Zanzibar (pronounced zænzibar) is part of the East African republic of Tanzania. It consists of the Zanzibar Archipelago in the Indian Ocean, 25–50 km (15–30 mi) off the coast of the mainland. It consists of numerous small islands and two large ones: Unguja (the main island, informally referred to as "Zanzibar"), and Pemba. Zanzibar was once a separate state with a long trading history within the Arab world; it united with Tanganyika to form Tanzania in 1964 and still enjoys a high degree of autonomy within the union. The capital of Zanzibar, located on the island of Unguja, is Zanzibar City, and its old quarter, known as Stone Town, is a World Heritage Site.
The presence of microlithic tools attests to at least 20,000 years of human occupation of Zanzibar. The islands became part of the historical record of the wider world when Arab traders discovered them and used them as a base for voyages between Arabia, India, and Africa. Unguja offered a protected and defensible harbour, so although the archipelago offered few products of value, the Arabs settled at what became Zanzibar City (Stone Town) as a convenient point from which to trade with East African coastal towns. They established garrisons on the islands and built the first mosque in the Southern hemisphere.
During the Age of Exploration, the Portuguese Empire was the first European power to gain control of Zanzibar, and the Portugese kept it for nearly 200 years. In 1698, Zanzibar fell under the control of the Sultanate of Oman, which developed an economy of trade and cash crops with a ruling Arab elite. Plantations were developed to grow spices, hence the term Spice Islands. Another major trade good for Zanzibar was ivory. The third pillar of the economy was slavery, giving Zanzibar an important place in the Arab slave trade, the Indian Ocean equivalent of the better-known Triangular Trade. Zanzibar City was the main trading port of the East African slave trade with about 50,000 slaves a year passing through the city. The Sultan of Zanzibar controlled a substantial portion of the East African coast, known as Zanj; this included Mombasa, Dar es Salaam, and trading routes that extended much further inland, such as the route leading to Kindu on the Congo River.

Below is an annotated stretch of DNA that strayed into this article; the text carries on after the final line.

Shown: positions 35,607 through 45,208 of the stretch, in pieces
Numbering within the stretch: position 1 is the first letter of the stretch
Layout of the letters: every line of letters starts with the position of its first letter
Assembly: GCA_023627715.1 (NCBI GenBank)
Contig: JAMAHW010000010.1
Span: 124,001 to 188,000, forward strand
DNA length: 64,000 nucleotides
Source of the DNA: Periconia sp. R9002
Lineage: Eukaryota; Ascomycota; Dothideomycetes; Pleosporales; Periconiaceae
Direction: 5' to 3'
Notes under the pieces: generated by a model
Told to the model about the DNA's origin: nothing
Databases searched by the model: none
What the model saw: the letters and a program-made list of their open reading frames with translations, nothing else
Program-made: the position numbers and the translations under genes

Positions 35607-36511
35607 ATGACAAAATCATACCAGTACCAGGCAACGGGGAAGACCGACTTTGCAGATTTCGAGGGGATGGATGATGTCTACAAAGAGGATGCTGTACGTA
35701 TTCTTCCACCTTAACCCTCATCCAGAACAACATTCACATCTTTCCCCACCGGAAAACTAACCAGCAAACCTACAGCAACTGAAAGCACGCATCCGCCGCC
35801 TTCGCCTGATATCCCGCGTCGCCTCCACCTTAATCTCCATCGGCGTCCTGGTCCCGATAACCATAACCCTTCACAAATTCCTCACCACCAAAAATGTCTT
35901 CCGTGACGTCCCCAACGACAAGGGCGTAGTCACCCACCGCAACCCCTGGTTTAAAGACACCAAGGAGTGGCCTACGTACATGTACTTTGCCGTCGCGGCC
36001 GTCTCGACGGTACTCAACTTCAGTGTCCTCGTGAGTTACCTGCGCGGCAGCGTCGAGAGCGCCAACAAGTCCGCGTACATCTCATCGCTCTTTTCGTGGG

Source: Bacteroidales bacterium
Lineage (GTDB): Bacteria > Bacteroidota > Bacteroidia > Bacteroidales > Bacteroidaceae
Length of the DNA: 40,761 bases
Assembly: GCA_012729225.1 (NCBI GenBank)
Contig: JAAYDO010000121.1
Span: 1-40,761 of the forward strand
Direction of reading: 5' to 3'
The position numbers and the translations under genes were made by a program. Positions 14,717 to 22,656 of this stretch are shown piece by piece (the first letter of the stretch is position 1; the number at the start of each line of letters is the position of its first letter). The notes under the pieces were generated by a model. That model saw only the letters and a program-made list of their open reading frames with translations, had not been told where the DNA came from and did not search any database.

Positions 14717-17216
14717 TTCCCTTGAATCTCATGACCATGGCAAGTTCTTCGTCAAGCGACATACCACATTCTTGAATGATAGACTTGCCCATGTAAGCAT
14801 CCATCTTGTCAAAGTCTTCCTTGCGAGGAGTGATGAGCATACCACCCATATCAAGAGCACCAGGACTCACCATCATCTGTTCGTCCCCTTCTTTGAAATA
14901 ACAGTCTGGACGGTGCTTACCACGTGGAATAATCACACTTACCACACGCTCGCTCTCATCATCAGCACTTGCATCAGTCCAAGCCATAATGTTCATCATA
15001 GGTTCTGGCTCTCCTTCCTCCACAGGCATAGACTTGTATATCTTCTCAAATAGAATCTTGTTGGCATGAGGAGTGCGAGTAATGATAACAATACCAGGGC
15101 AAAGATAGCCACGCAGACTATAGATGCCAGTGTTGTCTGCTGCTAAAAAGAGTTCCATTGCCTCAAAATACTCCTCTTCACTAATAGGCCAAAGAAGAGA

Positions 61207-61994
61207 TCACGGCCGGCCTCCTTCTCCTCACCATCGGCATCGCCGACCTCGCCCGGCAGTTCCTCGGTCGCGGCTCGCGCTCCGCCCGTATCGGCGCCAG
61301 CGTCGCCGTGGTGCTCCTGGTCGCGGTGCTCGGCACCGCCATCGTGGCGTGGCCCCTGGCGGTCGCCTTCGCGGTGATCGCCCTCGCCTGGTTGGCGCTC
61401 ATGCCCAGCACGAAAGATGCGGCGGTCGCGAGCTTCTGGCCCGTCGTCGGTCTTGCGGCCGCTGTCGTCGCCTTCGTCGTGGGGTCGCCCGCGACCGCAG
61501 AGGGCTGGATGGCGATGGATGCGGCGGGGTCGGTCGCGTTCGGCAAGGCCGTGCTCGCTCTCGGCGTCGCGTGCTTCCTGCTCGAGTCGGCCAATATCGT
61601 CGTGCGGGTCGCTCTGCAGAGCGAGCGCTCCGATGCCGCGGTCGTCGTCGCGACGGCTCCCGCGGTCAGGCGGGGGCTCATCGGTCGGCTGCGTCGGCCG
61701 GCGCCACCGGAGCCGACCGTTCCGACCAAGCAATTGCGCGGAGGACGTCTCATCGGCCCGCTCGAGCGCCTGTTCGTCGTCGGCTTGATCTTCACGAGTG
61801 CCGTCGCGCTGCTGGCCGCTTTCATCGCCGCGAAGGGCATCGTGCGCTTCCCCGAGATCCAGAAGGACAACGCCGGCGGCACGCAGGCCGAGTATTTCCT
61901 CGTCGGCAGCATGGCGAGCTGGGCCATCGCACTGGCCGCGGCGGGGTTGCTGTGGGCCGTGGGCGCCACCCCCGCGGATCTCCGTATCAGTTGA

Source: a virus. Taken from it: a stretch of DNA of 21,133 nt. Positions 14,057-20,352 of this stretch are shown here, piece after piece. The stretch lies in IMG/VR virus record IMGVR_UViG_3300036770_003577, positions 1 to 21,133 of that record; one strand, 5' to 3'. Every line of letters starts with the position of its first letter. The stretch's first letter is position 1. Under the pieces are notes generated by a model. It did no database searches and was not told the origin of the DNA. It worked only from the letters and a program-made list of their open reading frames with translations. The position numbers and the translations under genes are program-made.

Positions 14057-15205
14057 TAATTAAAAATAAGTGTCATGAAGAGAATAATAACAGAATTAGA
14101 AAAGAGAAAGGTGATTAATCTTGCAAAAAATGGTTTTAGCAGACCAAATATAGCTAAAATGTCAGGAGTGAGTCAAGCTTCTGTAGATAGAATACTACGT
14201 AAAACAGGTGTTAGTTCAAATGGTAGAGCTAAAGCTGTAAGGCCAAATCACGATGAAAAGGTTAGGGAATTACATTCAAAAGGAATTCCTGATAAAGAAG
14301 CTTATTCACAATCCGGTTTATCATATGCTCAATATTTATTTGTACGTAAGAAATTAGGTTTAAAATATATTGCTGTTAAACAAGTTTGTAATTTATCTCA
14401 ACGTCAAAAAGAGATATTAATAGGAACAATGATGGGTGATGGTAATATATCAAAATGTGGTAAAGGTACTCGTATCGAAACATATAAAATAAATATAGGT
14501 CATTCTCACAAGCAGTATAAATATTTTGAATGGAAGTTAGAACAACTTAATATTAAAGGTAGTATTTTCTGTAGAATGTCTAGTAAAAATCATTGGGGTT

The islands gained independence from Britain in December 1963 as a constitutional monarchy. A month later, the bloody Zanzibar Revolution, in which thousands of Arabs and Indians were killed in a genocide and thousands more expelled, led to the establishment of the Republic of Zanzibar and Pemba. That April, the republic was subsumed by the mainland former colony of Tanganyika. This United Republic of Tanganyika and Zanzibar was soon renamed (as a portmanteau) the United Republic of Tanzania, of which Zanzibar remains a semi-autonomous region.
Zanzibar or “Unguja”, The Spice
Island, dates back to the 1st century AD, when Greek
and Roman ships reached the east coast of Africa.
For many centuries, there was intense seaborne
trading activity between Asia and Africa, in a
succession of Arab, Persian, Portuguese and African
traders all searching for ivory, tortoiseshell,
ebony, coconuts, fruit, timber and slaves.
Zanzibar’s Stone Town is a UNESCO World Heritage
site. Its architecture and urban structure, customs
and habits are the outstanding material
manifestation of cultural fusion and harmonization.
Its townscape is virtually intact and its buildings
reflect a culture which has brought together and
blended different elements. The city has much to
offer, including fine restaurants serving local,
Asian, Arabic, European and Western cuisine. It is a
colorful bustling experience not to miss.
The island of Zanzibar holds great symbolic importance in the suppression of slavery. Since it was one of the main slave-trading ports in East Africa, it also became the base from which opponents of the slave trade, such as David Livingstone, conducted their campaigns.
Unguja, as Zanzibar is also called, consists of two islands: Zanzibar itself and Pemba. Although not too far from each other the two locations have different climates and vegetation